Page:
The Process of Making Peated Whisky
Let’s keep this as simple as possible, shall we? Peat is used as a fuel source to dry malted barley and halt germination. There we go, that’s it… only of course it isn’t, because peat or lack of it also imbues whisky with specific and distinctive flavours.
The drying of malted barley is the key step in which peat flavours are ‘infused’ into the barley, which will then be fermented and distilled into your cherished whisky.
We still come across customers who are convinced that the water that runs through peat bogs plays the key role in ‘peatiness’. Before distillation you might perhaps get a hint of it but after it’s been run through at least two stills and turned from liquid to gas and back into liquid, the small hint of peatiness from the water would be indiscernible. Instead it is all due to the intense exposure of the malted barley to peat smoke when it is being dried.
PPM (phenol parts per million) levels are what peatiness is measured in. Roughly the bigger the level, the more peat. However while PPM is an accurate count of the phenol chemistry in these tiny kernels of barley it’s still best to use it as more of a guide. Peat reek (the smoke from the peat) must be applied to the whisky making process intensely when kilning. For the best results, you want your barley dried avoiding too much flaming in the kilning process to smoke the barley to whatever level you’re aiming for.
Regarding peat and water, within Scotland itself, peat is extremely important part of potable drinking water. Almost 4% of drinking water in the UK that is stored in reservoirs has come from some form of peatland.
How Much Peat Is Used In Whisky Production?
There has never been a solid formula for this. It takes skill of the Maltster at the kiln to know how much to add to the fire to get the “house style” that any distillery can be aiming for. And that is before you take into consideration the different peats and the varying flavours they can impart.
For example, Islay peat is very different to the peat found on the mainland of Scotland, anywhere in Ireland and everywhere else in the world. Highland/mainland peat is drier and contains more old tree roots and less water. As a result mainland peat has a more BBQ/culinary smoke to it. Peat sourced from Islands and coastal areas has more contact with water and is more likely to be built up of seaweed and decaying mosses, and it is those organics that produce some of the distinctive Islay peat notes (TCP hit anyone?).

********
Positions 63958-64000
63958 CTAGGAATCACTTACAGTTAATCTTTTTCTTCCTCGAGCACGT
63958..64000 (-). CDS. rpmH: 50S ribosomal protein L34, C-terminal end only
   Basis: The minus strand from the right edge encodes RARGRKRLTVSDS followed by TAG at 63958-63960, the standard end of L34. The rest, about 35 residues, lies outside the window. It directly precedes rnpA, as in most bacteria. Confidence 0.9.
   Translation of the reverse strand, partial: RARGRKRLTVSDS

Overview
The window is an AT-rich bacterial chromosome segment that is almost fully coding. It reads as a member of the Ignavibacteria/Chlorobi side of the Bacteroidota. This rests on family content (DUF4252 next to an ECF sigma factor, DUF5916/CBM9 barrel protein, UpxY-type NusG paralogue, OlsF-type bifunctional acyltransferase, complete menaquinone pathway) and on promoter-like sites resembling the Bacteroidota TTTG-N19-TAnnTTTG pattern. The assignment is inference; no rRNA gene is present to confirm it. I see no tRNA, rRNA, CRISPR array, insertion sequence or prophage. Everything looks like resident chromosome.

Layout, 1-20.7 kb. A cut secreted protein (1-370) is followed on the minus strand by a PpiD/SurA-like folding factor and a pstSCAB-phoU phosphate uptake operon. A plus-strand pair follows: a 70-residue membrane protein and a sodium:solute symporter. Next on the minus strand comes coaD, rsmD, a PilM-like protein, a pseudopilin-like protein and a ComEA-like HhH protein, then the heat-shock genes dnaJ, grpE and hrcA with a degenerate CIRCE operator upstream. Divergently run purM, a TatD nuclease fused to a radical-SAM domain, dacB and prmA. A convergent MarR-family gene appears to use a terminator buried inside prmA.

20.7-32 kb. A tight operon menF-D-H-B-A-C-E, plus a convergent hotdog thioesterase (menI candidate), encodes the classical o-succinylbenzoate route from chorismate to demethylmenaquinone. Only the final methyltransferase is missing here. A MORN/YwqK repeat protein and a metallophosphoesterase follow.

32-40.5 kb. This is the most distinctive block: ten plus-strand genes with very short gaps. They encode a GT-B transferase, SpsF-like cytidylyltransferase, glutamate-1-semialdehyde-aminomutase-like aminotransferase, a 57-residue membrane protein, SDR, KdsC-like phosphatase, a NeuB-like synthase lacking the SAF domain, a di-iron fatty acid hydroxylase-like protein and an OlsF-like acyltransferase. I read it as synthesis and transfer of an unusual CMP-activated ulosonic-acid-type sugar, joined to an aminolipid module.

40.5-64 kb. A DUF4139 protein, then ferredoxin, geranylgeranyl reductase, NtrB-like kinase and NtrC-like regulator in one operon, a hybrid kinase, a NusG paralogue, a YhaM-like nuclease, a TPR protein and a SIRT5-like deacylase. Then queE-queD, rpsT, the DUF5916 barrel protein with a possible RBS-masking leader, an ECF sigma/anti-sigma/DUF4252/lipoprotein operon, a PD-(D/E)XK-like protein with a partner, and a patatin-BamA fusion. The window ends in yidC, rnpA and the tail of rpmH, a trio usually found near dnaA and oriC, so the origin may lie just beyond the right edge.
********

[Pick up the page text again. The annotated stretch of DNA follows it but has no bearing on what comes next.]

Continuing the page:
The rough numbers for peat cultivation are varied. What is agreed on however is that only 1 mm will renew per year.
Some peat is still hand dug throughout the world, but most is machine cut. After a sod line is cut the peat has partially dried, taking its moisture levels down to 70%.
Of all the peat that is extracted in the UK, as little as 1% is used for Scotch whisky production. Islay peat is even less than that. Around 5% of the UK’s peat is extracted every year (144,887 hectares or 14.49 tonnes per square meter) from the land.
There have been numerous incentives from countries and distilleries to help put a limit to how much peatland is being used. Lagavulin themselves have committed to restoring twenty-eight full rugby fields worth of peatland. The Scotch Whisky Association has also launched a plan to cut horticultural peat out by 2030. That will indeed cause some stirring among lovers of whisky that smells as if it’s soaked in salt water, pickle brine and cigar smoke for several days.
Where Does Peated Whisky Usually Come From?
Peat for whisky making is mostly sourced at the north and west coasts of Scotland. But the use of peat in the process of these whiskies isn’t an accident. In remote Scotland coal and gas weren’t something which as easy to get hold of. The peat of Scotland was used to cook, build and eventually to dry barley for whisky. If you’re looking for something bold and peated to have a good time with:
Isle of Islay: Lagavulin, Laphroaig, Ardbeg, Bunnahabhain (Moine), Caol Ila, Bruichladdich (Port Charlotte & Octomore), Bowmore, Kilchoman, Port Ellen and eventually Ardnahoe.
Isle of Skye: Talisker and Torabhaig
Isle of Raasay: Raasay
Isle of Orkney: Highland Park
Isle of Mull: Ledaig (Peated Tobermory)
Isle of Arran: Arran Machrie Moore and eventually The Lagg Distillery.
Campbeltown: Springbank, Longrow, Kilkerran Heavily Peated, Glen Scotia Victoriana.
Lowlands: Ailsa Bay.
Highlands: Clynelish, Brora, Edradour (Ballechin), Ben Nevis, Ardnamurchan,
Speyside: Benriach and Benromach.
Trying any of these side by side will really give you an impact of how different peated whiskies can be.